Roles and Attributes
A natural expression for an attribute in Java is an enum.
An attribute must have a value and that value depends on the attribute itself. Sometimes the value is a simple Java type like a Boolean. Other times, it can be an object like a Node. In the case of roles, a role is best expressed as another enum:
Role is the most important attribute a control can have. Like classes, roles behavior is inherited. For example, all controls are nodes and all must be able to answer their parent node.
Actions and Notifications
Actions are used when the operating system calls your program to take some action on behalf of the user. Actions are enums and a method in Node is overridden to respond to an action.
Notifications are used when you are notifying the operating system that you have changed state. This will often trigger the operating system to ask for the new state.
Why is this not implemented as an attribute set method? When the operating system calls you with a set method, it calls you with the new value and expects you to do the work to update the value. In the case of a notification, you have already done the work and you need to notify the operating system that the attribute has changed.
A perfect example of notification is focus. The operating system and native controls have the concept of a focus control. JavaFX has the concept of focus that is different from the platform. In JavaFX, the operating system focus is always in the top level window, while the JavaFX focus is on a control inside. When JavaFX focus changes, the operating system must be notified.
Rules and Patterns
The following rules and patterns are being explored:
- One to one mapping between Node and Accessible:
- As much as possible, try to implement Accessibility in the Control
- Accessible code may be in Control or Control Skin where appropriate
- Some controls have “lightweights” (ie Tabs a tab folder)
- Minimal FX Accessibility API based on get/set and values (no custom API)
- Maximizing working done in Java (JNI methods call-in rather than C code)
- Minimizing state stored in C (all state stored in Java, native peer is stateless)
Low Level Abstractions to Minimize Native Code
//TODO – describe architecture
Well Known Problem Areas
The following are well known areas that will be explored:
- Focus/Navigation: Nodes have focus inside Controls that are not reflected in FX API. For example, “lightweight” Tabs in a TabPane do not have FX focus but need to have the Accessibility concept of focus.
- Selection: All screen readers have the concept of selection (ie selected items in a list or the selected tab in a tab pane). How is this manifested in a portable manner?
- Lightweights and Virtual Items:
- Tabs are lightweight. Tables may have millions of items and only a small percentage is visible on the screen. This breaks the one-to-one node mapping.
- Parent/Child Relationship: In complex controls, FX may have a different parent/child relationship within the skin. Screen readers won’t work in some cases. For example, Accessible objects representing Tabs must have the accessible object for the TabPane as their parent, pushing the implementation of accessibility into the skin. In complex cases such as tables with rows and columns, will this be a problem?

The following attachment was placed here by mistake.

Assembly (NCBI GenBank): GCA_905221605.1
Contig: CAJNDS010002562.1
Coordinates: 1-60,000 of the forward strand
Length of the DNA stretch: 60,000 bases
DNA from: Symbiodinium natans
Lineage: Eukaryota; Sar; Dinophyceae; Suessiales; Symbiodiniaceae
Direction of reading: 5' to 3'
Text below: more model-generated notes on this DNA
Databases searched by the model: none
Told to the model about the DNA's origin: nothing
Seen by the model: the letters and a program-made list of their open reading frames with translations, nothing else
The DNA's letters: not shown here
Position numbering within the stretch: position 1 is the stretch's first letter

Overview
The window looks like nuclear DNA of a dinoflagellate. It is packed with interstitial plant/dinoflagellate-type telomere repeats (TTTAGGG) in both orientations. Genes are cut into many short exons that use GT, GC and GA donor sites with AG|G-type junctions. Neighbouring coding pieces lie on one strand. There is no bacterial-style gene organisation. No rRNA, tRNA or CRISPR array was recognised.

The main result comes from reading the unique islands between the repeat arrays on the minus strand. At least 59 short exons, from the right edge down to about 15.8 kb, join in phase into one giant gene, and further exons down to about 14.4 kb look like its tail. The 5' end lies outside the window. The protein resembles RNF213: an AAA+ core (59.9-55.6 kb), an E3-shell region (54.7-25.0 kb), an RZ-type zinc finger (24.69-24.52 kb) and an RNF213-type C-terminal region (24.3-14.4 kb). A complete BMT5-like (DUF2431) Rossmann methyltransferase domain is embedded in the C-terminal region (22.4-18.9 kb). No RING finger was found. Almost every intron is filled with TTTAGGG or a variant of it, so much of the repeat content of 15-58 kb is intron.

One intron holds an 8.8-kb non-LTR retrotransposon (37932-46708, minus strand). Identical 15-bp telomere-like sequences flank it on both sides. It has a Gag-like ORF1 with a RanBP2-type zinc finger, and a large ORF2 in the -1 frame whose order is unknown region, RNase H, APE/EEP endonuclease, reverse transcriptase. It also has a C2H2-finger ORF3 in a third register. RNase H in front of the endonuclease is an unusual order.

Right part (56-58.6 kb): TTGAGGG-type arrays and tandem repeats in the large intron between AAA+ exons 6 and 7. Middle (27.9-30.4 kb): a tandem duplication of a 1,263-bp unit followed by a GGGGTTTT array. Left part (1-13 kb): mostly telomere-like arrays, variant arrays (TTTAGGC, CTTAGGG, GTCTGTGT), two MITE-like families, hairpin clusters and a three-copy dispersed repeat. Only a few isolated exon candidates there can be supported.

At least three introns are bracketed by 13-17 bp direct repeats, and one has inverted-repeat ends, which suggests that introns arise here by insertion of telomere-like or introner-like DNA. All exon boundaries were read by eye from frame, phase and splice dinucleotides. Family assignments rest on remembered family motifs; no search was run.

The following are will known areas that will be explored (time permitting):
- Relations: FX already has a labledFor property. Can this be used? IDEA: FX has sophisticated traversal code to detect previous and next controls for tab traversal. Labels do not take part in traversal, but could the traversal code be tweaked such that FX could automatically identify the labelFor control dynamically and automatically for the programmer. We would still require the API, but programmers would need to use it much less ofte.
- Menu Bar: The Mac has a native menu bar that is part of the desktop. Does this work with FX Accessibility? FX allows a menu bar per window. How can this be mapped on the Mac?
Phase I: Critical Controls
In order to explore these areas, we will implement the following kinds of controls:
- Static Control
- Implement Text and ImageView
- Interactive Control
- Implement Button
- Simple Control with State
- Implement CheckBox and RadioButton
- Implement Slider
- Simple Text Control
- Implement TextField and/or TextArea
- Simple Control with “LightWeights”
- Implement TabPane and Tabs
- Complex Control with State and Virtual Items
- Implement TableView, TreeView and/or ListView
The following controls will be explored (time permitting):
- Simple Popup Control
- Implement ComboBox
Phase II: Important Controls
These controls need to be explored and have been identified as important, however, they are unlikely to force dramatic design changes:
- MenuBar (Mac...)
Phase III: Remaining Controls
Each of these controls must be made accessible. They will require changes to the low level native code, but these changes are likely in the form of adding constants rather than implementing native methods. For tracking purposes there is a complete list of controls and their native mappings (for Windows and Mac).
The result of this exploration will be working code and understanding. For example, if a certain code pattern cannot work, we will understand the pattern that will. The actual code may or may not form the basis of accessibility in JavaFX in the future, however naming and concepts are likely to change.